At the heart of Cambridge is Harvard University. One of the oldest universities on the continent, its architecture chronicles influences from colonial to contemporary times. I was told that student-led tours take you through the campus' tumultuous history. Unfortunately, when I visited, they were cancelled since the students were navigating their tumultuous exam schedules. To add to my disappointment, entry into many of the buildings, including the famous libraries, is off limits to visitors. I did enjoy the atmosphere in Harvard Square which has served for decades as a meeting place for buskers, chess players and student demonstrations.

Cape Crusade
The little hook of land jutting out from the mainland, Cape Cod is an environmental wonder. Consisting of marshlands, forests and desserts, it provides a habitat for many types of wildlife. The Cape Cod National Seashore runs 65 kilometres along the coast and offers some of the finest beaches about an hour's drive from Boston.

Provincetown, located on the end of the peninsula, is the cultural centre of Cape Cod. Originally a largely Portuguese fishing town, it has been reborn as one of the most popular gay and lesbian summer vacation destinations in the United States. The main street teems with shops, small art galleries and patio restaurants. A burgeoning nightlife features numerous bars, concerts and shows, mostly geared towards gay and lesbian vacationers.

Walking out to the pier, I got a glimpse of the Provincetown of old -- a few fishing boats returning with the daily catch. Whale-watching trips here are popular. Some will go as so far as to guarantee a whale sighting, although not even that fact persuaded me to part with 20 American dollars.

Biking around the Cape Cod Peninsula, I encountered breathtaking scenery. Herring Cove Beach offers kilometres of beautiful shoreline and some marshland. The bike trail veers inland into the forest leading to the Province Lands visitors centre, where tours are offered. From the centre, I had an excellent view of the sand dunes. The shacks where legendary authors Tennessee Williams and Norman Mailer lived and wrote could be seen on the horizon.

I continued to Race Point Beach at the extreme tip of Cape Cod. As I rested with my bike and gazed at the horizon across the Atlantic Ocean, the highways, trails and beaches of this trip all seemed to meet and end at my feet. There was nowhere else to go but across the water.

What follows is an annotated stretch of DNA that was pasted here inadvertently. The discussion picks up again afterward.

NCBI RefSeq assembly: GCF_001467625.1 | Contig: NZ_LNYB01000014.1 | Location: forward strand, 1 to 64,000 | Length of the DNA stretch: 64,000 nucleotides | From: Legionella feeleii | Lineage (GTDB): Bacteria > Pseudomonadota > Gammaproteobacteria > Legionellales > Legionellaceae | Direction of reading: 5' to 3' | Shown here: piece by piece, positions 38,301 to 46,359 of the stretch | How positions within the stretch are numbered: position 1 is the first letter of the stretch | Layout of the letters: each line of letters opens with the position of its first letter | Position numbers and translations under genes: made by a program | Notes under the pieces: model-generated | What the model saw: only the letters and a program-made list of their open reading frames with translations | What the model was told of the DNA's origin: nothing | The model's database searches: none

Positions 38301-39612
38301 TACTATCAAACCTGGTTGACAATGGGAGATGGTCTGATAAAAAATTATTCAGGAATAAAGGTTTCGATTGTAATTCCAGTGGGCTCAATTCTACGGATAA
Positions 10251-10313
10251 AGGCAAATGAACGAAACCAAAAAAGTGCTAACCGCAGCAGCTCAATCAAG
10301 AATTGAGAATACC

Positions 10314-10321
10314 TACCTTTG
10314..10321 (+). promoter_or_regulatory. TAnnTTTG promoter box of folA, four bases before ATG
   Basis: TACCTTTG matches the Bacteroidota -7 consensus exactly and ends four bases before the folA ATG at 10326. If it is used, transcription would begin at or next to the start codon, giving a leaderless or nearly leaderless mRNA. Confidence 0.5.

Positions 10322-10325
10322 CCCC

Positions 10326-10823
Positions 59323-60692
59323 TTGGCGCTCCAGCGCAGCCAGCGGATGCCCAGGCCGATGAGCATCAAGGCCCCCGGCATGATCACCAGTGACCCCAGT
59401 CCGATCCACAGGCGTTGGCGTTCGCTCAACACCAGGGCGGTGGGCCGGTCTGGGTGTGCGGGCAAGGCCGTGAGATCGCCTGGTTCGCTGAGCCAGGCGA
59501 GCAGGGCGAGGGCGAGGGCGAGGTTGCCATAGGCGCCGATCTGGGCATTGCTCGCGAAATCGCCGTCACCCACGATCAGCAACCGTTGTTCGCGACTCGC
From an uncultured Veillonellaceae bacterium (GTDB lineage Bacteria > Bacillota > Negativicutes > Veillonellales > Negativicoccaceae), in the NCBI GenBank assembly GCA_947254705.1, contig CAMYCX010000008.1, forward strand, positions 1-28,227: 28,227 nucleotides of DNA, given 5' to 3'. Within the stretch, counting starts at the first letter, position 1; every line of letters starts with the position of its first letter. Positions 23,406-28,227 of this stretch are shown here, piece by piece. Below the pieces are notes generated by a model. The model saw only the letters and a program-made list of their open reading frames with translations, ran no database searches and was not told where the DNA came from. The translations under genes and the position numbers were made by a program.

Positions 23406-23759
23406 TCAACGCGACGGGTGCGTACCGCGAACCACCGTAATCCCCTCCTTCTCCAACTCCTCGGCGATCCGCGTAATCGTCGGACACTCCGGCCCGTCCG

I drove to Wood's Hole to catch a ferry to Martha's Vineyard, an island home to artisans and fishermen, that is seething with tourists during the summer months.

The BonGo coffee shop (tel: 508-693-1347) was my first stop after disembarking in Vineyard Haven. It has a distinctive bohemian feel and also doubles as a gallery. When I was there, an artist was exhibiting photographs of Madonna, which were taken when she was starting out, struggling for recognition in New York City and still fully clothed. The café bulletin board is covered with postings of artistic, literary and musical events and can be helpful in planning your visit. Over in Edgartown, the Hot Tin Roof (tel: 508-693-1137), owned by Carly Simon, brings well-known musical and comedy acts to the island.

I found the area to be ideal for cyclists. Paved and level bicycle paths connect most sites, including the beautiful beaches. South Beach is lovely and so secluded that I managed to plow through an entire novel while relaxing there. I had been told that the water was slightly warmer than elsewhere on the island -- although in May it seemed forbiddingly cold.

I headed to the village of Menemsha, an ideal place to escape the tourists and explore the island's fishing heritage. Boats line the harbour, and it's common to see a catch being brought in only to appear a little later on a nearby plate. Many shops and restaurants offer fresh lobster, hearty clam chowder and scallops.

In one eatery, I was told by a long-time cottager that Jacqueline Kennedy Onassis had owned a property near Menemsha. He said that when she was terminally ill, she told her caregiver that what she would miss most were the sunsets there. After watching dusk fall along the beach, it was easy to agree with her.